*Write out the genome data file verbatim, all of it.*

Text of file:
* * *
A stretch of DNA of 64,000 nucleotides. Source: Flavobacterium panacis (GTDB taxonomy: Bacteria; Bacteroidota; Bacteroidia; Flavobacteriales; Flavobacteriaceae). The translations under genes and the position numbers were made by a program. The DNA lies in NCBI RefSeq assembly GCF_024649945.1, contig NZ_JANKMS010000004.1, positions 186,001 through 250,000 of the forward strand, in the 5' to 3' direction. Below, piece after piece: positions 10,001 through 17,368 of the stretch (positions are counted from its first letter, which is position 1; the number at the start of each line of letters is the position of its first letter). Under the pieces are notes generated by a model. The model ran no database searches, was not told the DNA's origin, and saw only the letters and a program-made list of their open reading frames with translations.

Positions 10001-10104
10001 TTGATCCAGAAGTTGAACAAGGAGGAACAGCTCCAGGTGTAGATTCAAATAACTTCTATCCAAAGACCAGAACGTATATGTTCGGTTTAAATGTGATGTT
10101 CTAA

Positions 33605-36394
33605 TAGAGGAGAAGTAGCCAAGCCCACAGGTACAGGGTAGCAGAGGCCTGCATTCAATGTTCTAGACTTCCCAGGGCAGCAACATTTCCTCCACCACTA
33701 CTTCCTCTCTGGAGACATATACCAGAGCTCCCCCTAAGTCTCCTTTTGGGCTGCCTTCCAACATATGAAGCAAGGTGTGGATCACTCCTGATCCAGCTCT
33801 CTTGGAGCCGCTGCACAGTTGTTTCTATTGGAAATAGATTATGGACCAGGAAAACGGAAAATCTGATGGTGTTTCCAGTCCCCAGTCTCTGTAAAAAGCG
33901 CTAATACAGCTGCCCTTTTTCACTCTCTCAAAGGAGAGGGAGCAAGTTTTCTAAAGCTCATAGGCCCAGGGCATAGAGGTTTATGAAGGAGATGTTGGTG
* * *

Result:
A stretch of DNA of 64,000 nucleotides. Source: Flavobacterium panacis (GTDB taxonomy: Bacteria; Bacteroidota; Bacteroidia; Flavobacteriales; Flavobacteriaceae). The translations under genes and the position numbers were made by a program. The DNA lies in NCBI RefSeq assembly GCF_024649945.1, contig NZ_JANKMS010000004.1, positions 186,001 through 250,000 of the forward strand, in the 5' to 3' direction. Below, piece after piece: positions 10,001 through 17,368 of the stretch (positions are counted from its first letter, which is position 1; the number at the start of each line of letters is the position of its first letter). Under the pieces are notes generated by a model. The model ran no database searches, was not told the DNA's origin, and saw only the letters and a program-made list of their open reading frames with translations.

Positions 10001-10104
10001 TTGATCCAGAAGTTGAACAAGGAGGAACAGCTCCAGGTGTAGATTCAAATAACTTCTATCCAAAGACCAGAACGTATATGTTCGGTTTAAATGTGATGTT
10101 CTAA

Positions 33605-36394
33605 TAGAGGAGAAGTAGCCAAGCCCACAGGTACAGGGTAGCAGAGGCCTGCATTCAATGTTCTAGACTTCCCAGGGCAGCAACATTTCCTCCACCACTA
33701 CTTCCTCTCTGGAGACATATACCAGAGCTCCCCCTAAGTCTCCTTTTGGGCTGCCTTCCAACATATGAAGCAAGGTGTGGATCACTCCTGATCCAGCTCT
33801 CTTGGAGCCGCTGCACAGTTGTTTCTATTGGAAATAGATTATGGACCAGGAAAACGGAAAATCTGATGGTGTTTCCAGTCCCCAGTCTCTGTAAAAAGCG
33901 CTAATACAGCTGCCCTTTTTCACTCTCTCAAAGGAGAGGGAGCAAGTTTTCTAAAGCTCATAGGCCCAGGGCATAGAGGTTTATGAAGGAGATGTTGGTG